Not at all. Everything here is superlative – the highest parasail, longest skydive, fastest boat trip, best chance of spotting dolphins – because this patch of Kiwi paradise is not only gorgeous, it’s geared up to show visitors a good time. Throw in the earliest European settlement (Russell) and the most significant site in Pakeha/Maori relations at the Waitangi Treaty grounds, and you’ve got history and culture on the doorstep to boot.

Pohutukawa-fringed Paihia is populated by bronzed backpackers and smug expats, who’ll grin expansively while gesturing to their “office” with an outstretched arm. There’s a gaggle of shops selling Kiwiana along the main street, interspersed with specialty food shops – try the sweet treats at Get Fudged or the ice cream at Cellini’s –quality restaurants and beachfront bars. Accommodation for every taste and budget jostles along the water’s edge, with the backpacker hostels and watering holes strung along Kings Road. From above the bay is a scene of turquoise and emerald perfection.

Looking down from the vantage point of my smiling yellow parasail I can see the 150-odd islands fringed by golden sand and basking under a beaming sun. It’s peaceful up here – just the sound of the wind and my harness creaking (that’s normal, I’m told) to keep me company.

Suspended in mid-air and animation, it’s like living in a postcard. On the water itself, paddling through a mangrove forest, I get that postcard-perfect feeling again. At low tide the Waitangi River estuary is ideal for exploring by kayak, accompanied by jumping snapper and preening shags.Silhouetted in the treetops the birds chatter loudly, periodically diving into the river to emerge triumphant with a wriggling fish.After a dunking at Haruru Falls we stop for tea and biscuits, soothing our aching shoulders in the warm rays of the sun.

Back on dry land, it’s time for an entirely new mode of transport.Tiki tours on a Segway at Waitangi are tremendous fun, battling with your balance on these improbably intuitive contraptions while learning about the background of modern New Zealand in the place where it began.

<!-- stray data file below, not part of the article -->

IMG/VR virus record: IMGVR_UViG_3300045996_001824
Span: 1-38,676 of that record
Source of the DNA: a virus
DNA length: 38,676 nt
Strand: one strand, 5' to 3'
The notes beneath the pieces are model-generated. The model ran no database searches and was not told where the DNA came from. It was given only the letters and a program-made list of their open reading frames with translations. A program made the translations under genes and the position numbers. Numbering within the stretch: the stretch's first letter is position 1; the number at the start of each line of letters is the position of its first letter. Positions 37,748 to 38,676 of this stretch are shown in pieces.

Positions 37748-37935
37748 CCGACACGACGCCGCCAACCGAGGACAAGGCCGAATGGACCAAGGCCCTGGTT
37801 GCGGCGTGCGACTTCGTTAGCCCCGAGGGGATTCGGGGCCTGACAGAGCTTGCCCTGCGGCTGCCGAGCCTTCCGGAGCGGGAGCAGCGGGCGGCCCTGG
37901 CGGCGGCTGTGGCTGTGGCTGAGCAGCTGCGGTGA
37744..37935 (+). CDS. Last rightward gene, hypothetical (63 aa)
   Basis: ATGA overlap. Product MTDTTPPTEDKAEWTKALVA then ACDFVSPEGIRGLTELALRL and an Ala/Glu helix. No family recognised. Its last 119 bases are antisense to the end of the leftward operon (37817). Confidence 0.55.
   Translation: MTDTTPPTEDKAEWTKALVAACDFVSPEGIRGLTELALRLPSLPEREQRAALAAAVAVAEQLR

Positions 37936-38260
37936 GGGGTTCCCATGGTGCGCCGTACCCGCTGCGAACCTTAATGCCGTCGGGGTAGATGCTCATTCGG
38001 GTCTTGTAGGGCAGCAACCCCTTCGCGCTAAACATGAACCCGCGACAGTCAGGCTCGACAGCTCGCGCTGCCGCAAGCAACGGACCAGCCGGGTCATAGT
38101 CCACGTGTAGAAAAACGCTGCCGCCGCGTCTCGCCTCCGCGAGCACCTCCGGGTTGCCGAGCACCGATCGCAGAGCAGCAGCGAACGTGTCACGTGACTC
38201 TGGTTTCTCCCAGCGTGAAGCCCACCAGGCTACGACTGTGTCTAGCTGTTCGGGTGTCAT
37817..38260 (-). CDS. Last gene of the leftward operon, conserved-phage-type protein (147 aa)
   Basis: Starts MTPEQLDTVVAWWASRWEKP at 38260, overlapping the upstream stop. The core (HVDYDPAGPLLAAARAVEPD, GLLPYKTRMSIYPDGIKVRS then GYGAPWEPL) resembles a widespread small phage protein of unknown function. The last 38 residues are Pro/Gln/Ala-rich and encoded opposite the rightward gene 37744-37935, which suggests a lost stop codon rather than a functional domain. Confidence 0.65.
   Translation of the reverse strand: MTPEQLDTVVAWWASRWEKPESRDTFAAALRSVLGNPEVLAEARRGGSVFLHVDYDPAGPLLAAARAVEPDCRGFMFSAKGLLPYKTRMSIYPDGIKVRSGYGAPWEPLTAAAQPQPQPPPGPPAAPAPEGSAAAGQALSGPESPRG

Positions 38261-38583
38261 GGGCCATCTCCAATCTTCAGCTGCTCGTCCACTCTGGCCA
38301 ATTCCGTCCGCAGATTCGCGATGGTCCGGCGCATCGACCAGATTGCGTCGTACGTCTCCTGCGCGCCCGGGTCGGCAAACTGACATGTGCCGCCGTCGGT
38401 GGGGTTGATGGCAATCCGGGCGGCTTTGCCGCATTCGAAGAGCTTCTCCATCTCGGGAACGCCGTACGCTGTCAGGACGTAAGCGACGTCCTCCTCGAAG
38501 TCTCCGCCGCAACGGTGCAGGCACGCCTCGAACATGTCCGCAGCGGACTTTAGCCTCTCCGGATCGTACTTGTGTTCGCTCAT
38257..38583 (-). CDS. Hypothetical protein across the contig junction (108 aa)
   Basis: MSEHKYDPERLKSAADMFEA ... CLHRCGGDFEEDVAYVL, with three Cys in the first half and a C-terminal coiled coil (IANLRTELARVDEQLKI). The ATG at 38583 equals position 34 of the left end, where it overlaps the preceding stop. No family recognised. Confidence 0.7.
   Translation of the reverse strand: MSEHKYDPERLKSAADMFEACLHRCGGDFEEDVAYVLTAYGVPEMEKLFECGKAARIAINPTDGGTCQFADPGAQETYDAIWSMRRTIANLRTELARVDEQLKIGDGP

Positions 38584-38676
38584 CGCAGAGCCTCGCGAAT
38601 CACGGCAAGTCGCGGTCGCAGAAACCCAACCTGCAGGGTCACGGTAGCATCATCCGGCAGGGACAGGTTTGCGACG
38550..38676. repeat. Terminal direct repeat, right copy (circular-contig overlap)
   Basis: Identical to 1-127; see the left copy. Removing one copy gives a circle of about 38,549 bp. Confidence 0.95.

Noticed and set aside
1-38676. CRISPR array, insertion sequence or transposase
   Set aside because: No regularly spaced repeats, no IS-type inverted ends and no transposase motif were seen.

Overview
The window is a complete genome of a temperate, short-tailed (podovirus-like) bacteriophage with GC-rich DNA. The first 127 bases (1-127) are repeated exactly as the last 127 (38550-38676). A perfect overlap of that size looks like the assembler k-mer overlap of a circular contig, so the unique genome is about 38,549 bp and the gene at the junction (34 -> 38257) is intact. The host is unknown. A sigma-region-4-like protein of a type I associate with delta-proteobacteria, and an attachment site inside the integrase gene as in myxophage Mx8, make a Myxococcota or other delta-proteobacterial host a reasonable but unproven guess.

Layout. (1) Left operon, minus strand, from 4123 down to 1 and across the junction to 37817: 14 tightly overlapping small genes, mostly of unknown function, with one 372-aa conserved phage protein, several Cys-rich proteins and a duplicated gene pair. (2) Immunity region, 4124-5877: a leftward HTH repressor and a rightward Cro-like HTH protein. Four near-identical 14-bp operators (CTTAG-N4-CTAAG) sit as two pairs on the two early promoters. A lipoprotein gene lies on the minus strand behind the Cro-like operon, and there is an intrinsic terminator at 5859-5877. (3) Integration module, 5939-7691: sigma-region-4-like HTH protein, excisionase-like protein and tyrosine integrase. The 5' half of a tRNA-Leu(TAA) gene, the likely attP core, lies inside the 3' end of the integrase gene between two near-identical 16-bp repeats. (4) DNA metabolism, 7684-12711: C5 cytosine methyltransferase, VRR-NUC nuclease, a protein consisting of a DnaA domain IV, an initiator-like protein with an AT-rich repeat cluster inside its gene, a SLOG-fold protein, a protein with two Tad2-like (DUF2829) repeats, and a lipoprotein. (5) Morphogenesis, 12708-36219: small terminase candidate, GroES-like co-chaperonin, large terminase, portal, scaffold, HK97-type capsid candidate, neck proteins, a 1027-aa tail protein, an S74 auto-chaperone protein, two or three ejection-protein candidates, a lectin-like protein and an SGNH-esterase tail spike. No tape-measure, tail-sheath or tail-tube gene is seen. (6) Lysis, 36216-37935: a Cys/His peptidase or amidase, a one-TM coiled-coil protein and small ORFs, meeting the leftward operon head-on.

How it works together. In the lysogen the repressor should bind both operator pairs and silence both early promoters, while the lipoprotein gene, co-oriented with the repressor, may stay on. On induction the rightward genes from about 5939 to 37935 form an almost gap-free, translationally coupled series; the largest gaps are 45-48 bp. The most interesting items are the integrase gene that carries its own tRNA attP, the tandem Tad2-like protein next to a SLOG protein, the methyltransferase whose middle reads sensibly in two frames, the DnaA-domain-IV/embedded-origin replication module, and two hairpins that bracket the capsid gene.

Really, though, a trip to the Bay of Islands is about getting on the water and you can do so in any way that takes your fancy.

I start with a high-adrenalin ride to the Hole in the Rock on the Excitor, a turbo-charged powerboat that races across the bay at up to 50 knots. Burning 300 litres of fuel in our one-hour trip, it’s not the greenest way to see New Zealand. But with Tina Turner’s “Simply the Best” belting out of the loudspeakers and the thwack of the hull on the waves, it’s certainly a lot of fun.

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At the other end of the spectrum, swimming with the bottlenose dolphins that call the bay home offers a different type of thrill. Although swims aren’t guaranteed, your chances of spotting these playful creatures (and orcas, seals, whales and other marine life) are exceptionally good. Sharing a splash with them can be exhausting work – expect to have to entertain them with somersaults and whistles or they’ll swim away,much faster than you can – but it’s a rewarding experience.

After lunch exploring the scenic lookouts of Urupukapuka Island, I return to Paihia under sail.A former racing yacht now retired to the bay’s tranquil waters, on this calm afternoon Lion New Zealand offers the perfect antidote to the morning’s activity.

Northland wasn’t just the first port of call for white settlers it was also the area first settled by Maori. Traditional customs are still very much alive here, and each year on February 6, Maori gather at Waitangi to commemorate the signing of the controversial treaty in 1840, and the conflicts that have stemmed from it since.